Back in 2007, science writer Lee Billings put together a panel for Seed Media Group on “The Future of the Vision for Space Exploration.” The session took place at the Rayburn House Office Building on Capitol Hill, and I remember flying to Washington with a bad head cold to moderate the event. Miraculously, my cold abated and I enjoyed the company of Louis Friedman (The Planetary Society), Steven Squyres (of Mars rover fame), Edward Belbruno (Princeton University) and interstellar guru Greg Matloff (CUNY). But I particularly remember conversations with Lee. I can’t say I was surprised to see him go on to emerge as one of the most gifted science writers now working.
Not long afterwards, Lee wrote an essay called The Long Shot for SEED Magazine that took him into the thick of the exoplanet hunt, from which this fine paragraph about the nearest stars and why they have such a hold on us:
Alpha Centauri is today what the Moon and Mars were to prior generations—something almost insurmountably far away, but still close enough to beckon the aspirational few who seek to dramatically extend the frontiers of human knowledge and achievement. For centuries, it has been a canonical target of the scientific quest to learn whether life and intelligence exist elsewhere. The history of that search is littered with cautionary tales of dreamers whose optimism blinded them to the humbling, frightful notion of a universe inscrutable, abandoned, and silent.
Image: Alpha Centauri and nearby stars. Notice that Centauri A, B and Proxima Centauri all appear as a single light source. Credit: Akira Fujii/David Malin.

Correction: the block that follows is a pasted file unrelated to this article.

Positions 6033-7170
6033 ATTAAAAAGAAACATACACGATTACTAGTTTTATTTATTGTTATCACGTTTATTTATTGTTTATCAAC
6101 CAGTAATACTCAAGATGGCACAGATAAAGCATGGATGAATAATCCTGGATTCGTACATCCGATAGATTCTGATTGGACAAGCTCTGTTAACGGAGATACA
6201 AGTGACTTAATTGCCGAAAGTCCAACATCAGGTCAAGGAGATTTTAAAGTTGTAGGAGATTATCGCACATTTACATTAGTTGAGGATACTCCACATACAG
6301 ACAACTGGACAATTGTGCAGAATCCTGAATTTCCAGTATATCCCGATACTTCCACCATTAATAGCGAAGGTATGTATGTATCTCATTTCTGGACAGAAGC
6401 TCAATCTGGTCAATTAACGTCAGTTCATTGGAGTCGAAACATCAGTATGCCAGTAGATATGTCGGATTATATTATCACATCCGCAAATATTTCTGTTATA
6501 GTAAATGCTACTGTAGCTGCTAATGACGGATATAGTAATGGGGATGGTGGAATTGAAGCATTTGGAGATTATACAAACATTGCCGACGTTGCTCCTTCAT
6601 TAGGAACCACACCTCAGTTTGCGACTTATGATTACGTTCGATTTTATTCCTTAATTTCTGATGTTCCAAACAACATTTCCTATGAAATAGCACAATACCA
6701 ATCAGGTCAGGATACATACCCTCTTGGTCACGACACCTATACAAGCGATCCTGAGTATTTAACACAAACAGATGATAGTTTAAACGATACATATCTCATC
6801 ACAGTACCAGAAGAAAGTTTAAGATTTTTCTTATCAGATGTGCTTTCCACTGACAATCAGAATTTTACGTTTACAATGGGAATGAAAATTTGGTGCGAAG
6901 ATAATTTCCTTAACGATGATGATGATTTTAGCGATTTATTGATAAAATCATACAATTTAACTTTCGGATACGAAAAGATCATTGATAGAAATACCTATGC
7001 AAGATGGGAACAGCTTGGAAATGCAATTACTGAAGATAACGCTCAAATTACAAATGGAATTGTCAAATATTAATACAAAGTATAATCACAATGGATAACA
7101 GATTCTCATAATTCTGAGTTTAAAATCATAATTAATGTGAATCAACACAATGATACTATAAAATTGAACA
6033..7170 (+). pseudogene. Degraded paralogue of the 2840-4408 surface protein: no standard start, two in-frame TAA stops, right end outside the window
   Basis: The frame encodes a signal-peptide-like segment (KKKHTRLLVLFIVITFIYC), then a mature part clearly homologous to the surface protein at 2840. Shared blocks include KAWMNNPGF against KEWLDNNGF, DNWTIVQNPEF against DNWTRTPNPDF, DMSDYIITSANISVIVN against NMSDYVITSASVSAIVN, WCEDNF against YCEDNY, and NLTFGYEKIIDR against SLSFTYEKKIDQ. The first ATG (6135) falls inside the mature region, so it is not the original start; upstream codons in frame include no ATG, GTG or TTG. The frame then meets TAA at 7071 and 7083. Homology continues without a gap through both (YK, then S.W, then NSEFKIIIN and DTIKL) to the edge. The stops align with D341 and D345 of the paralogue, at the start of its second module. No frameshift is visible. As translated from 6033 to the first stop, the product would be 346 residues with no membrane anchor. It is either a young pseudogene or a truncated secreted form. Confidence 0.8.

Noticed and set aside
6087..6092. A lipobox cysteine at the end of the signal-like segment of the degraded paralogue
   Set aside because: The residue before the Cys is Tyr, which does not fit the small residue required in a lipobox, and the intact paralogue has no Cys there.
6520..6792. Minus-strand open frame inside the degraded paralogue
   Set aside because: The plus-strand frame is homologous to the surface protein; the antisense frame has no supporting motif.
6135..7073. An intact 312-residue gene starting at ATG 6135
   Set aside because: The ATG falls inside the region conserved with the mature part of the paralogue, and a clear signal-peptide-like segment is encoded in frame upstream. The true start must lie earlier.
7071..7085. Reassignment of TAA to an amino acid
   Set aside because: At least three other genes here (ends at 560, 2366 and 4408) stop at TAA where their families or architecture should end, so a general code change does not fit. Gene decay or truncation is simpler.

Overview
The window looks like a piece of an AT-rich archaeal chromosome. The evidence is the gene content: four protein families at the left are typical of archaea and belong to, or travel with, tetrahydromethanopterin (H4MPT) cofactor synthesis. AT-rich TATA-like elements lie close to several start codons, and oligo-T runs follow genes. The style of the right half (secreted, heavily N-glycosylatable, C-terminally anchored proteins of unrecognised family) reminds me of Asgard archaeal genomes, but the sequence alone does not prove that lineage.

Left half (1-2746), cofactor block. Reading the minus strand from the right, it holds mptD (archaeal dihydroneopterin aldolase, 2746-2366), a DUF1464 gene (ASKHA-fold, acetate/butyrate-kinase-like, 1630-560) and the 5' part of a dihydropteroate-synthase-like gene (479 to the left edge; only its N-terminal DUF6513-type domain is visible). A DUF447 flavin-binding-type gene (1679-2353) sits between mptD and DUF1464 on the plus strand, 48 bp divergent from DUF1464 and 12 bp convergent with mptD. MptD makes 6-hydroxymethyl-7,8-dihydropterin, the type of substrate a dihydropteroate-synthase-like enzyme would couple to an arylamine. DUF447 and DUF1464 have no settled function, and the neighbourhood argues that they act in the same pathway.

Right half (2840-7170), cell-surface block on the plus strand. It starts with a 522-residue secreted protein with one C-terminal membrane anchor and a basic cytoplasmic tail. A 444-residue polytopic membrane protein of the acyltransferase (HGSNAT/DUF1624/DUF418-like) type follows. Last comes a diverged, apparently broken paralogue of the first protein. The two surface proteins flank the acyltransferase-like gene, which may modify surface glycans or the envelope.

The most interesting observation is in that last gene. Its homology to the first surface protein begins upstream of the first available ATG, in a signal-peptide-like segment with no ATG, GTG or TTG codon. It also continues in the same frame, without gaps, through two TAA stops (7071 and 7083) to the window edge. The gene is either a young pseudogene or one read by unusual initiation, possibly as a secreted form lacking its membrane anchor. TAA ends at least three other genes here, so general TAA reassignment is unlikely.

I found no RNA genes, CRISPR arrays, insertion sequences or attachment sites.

I have to add my own cautionary note, that Billings and I share the view that intelligent life is rare in the galaxy, though I suspect that Lee would be as pleased to be proven wrong as I would. I mention all this because these topics will come up in detail in a book he is now working on called (with a nod to Gabriel García Márquez) Five Billion Years of Solitude, which starts with the search for planets like Earth but moves to a broader view that places our world in a cosmic context. As he did in the SEED essay, Billings spends time with some of the top scientists in the field, discussing the hunt for life elsewhere and explaining why his own optimism for the future of humanity has begun to dim.
Here my views diverge from his, but this excerpt from a recent interview Lee did with Steve Silberman is worth quoting to give a flavor of what’s coming in the book:
I now believe that while life may be widespread in the universe, creatures like us are probably uncommon, and technological societies are vanishingly rare, making the likelihood of contact remote at best. I am less confident than I once was that we will find unequivocal signs of life in other planetary systems within my lifetime. I believe that, when seen in the fullness of planetary time, our modern era will prove to have been the fulcrum about which the future of life turned for, at minimum, our entire solar system. I believe that we humans are probably the most fortunate species to have ever arisen on Earth, and that those of us now alive are profoundly privileged to live in what can objectively be considered a very special time. Finally, I would guess that though we possess the unique capacity to extend life and intelligence beyond Earth into unknown new horizons, there is a better-than-even chance that we will fail to do so.